Jerome, Chauncey (1793-1868)
Chauncey Jerome (1793-1868)
Early Life. Chauncey Jerome grew up working on the family farm, atteding school only three months a year in the winter. At age eleven he was working in his father’s blacksmith shop. After his father died, at fourteen Chauncey went to live and apprentice with a local farmer. In the off-season Chauncey worked for Eli Terry, the nation’s pre-eminent manufacturer of inexpensive wooden clocks. Terry pioneered clock-making by designing machine tools that any unskilled woodworker could use in the mass production of wooden clock parts. With his little crew of twelve packed into a four-hundred-square-foot powered by a water wheel, Terry was able to produce a thousand clocks annually by 1806 at a price between twenty and thrity dollars apiece. By 1840 he had reduced the price of clock “movements” (the active part of the clock mechanism) from fifty dollars to five dollars, and Terry clocks became common on the mantles of homes across the country. Only one problem remained—it was impossible to export the clocks because the wood, even when seasoned, tended to warp in transit. Chauncey Jerome would solve this with his design for a cheap brass clock.
The “One-Day Clock.” When Jerome turned twenty-one and ended his apprenticeship, he managed to open his own clock shop, but he had no marketing system except his feet. He peddled his clocks from door to door, and even accompanied his first large order (twelve clocks at $12 a piece) all the way to the South. Meanwhile, he continued to work at perfecting his own clock designs and in 1824 finally came up with a breakthrough clock, a bronze looking-glass model that soon made his the busiest clock factory in the country. The Panic of 1837 almost sank this business, but it also drove Jerome to design a new clock to reinvigorate demand. In 1840 he came up with a design for a one-day brass clock (so called for the length of time it would run on one full winding) that cost less than fifty cents to produce. No longer would only the wealthy be able to afford brass timepieces; this was a clock for the masses. Combining all his production operations under one roof, and using precision machine tools to produce interchangeable parts, Jerome was able to increase annual production to two hundred thousand units and reduce the retail price of his brass clocks to two dollars, or even one dollar for the less fancy model. Jerome’s brass clocks were not only cheaper than wooden clocks, they also were more accurate and could be shipped anywhere in the world without warping.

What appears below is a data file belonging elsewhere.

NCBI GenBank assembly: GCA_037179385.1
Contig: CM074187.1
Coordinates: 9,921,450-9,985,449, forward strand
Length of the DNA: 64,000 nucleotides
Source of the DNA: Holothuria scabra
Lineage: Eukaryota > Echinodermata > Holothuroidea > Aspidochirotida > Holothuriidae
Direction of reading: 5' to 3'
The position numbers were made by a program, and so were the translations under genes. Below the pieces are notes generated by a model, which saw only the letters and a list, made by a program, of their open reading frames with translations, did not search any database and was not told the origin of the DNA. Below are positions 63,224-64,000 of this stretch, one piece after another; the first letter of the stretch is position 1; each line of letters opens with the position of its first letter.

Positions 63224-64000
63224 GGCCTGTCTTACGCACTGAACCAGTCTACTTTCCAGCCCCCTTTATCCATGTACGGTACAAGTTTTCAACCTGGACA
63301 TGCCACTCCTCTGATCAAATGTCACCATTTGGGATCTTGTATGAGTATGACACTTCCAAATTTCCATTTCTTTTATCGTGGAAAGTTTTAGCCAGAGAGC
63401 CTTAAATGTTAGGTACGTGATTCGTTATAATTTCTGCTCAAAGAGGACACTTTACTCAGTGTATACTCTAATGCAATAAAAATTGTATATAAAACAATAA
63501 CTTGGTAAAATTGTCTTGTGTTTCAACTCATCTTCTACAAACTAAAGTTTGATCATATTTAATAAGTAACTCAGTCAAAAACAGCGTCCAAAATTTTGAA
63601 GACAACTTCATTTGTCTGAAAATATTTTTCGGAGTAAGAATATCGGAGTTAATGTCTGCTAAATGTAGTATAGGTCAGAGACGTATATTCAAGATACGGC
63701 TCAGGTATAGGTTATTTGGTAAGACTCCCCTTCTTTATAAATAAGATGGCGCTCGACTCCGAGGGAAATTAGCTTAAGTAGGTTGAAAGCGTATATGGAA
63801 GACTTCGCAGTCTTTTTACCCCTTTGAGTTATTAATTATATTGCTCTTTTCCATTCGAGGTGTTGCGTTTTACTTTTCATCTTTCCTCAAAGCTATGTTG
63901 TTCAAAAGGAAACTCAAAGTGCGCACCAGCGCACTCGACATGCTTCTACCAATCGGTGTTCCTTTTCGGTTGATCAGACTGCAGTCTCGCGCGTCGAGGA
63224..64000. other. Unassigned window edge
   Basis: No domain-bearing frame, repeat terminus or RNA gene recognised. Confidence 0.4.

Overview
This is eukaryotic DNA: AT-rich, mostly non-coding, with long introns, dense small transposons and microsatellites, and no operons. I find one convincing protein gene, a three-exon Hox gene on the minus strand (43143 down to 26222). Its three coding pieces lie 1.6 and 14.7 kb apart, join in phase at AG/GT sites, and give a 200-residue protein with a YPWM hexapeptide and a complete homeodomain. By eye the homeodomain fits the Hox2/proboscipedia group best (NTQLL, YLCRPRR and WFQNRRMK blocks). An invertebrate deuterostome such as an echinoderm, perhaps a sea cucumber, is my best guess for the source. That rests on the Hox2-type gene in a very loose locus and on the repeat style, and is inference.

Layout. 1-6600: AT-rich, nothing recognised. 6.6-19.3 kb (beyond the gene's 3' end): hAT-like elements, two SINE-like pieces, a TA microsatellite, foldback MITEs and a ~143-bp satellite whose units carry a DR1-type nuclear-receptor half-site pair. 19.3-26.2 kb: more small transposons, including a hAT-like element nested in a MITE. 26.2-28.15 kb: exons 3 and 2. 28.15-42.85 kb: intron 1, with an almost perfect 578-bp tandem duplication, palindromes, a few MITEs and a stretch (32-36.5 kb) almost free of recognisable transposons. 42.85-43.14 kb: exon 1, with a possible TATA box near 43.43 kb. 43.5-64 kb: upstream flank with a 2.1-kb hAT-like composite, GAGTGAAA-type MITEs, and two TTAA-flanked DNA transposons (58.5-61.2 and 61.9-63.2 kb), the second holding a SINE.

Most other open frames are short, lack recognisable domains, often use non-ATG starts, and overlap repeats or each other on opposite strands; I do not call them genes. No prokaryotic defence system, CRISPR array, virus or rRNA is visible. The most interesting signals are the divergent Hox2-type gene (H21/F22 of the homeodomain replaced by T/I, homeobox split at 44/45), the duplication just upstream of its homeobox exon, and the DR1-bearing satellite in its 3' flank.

British Reaction. For years Britain had been looking at its former colonial possession with a mixture of disdain tinged with envy. By the 1840s and 1850s English manufacturers were beginning to feel the pinch of American competition in the world marketplace. Britain was especially afraid that Americans might try to dump cheap products on its shores to capture market share from England itself. To avoid this possibility, English customs inspectors had orders to buy up incoming cargoes that seemed to be wildly undervalued. When Jerome’s first shipment of brass clocks arrived on British shores in 1842, the customs inspectors could not believe that anyone could sell clocks so cheaply and paid Jerome cash for the whole lot. Jerome then sent a larger shipment, which the authorities promptly purchased as well. Not until the third shipment arrived did the British finally allow Jerome’s clocks into the country.
Fall. Jerome’s brass clocks made him a rich man. In antebellum America, however, a fickle economy and bad luck could plunge even the rich back into the depths of poverty. Jerome did not fall overnight, but his untrustworthy partners managed to ruin the business by the late 1850s, leaving Jerome almost penniless. The man who left a poor farm life and worked his way to the top with ingenuity and determination found himself heading west like many other Americans looking for a new start. Jerome ended his days serving as the manager of a Chicago clock factory.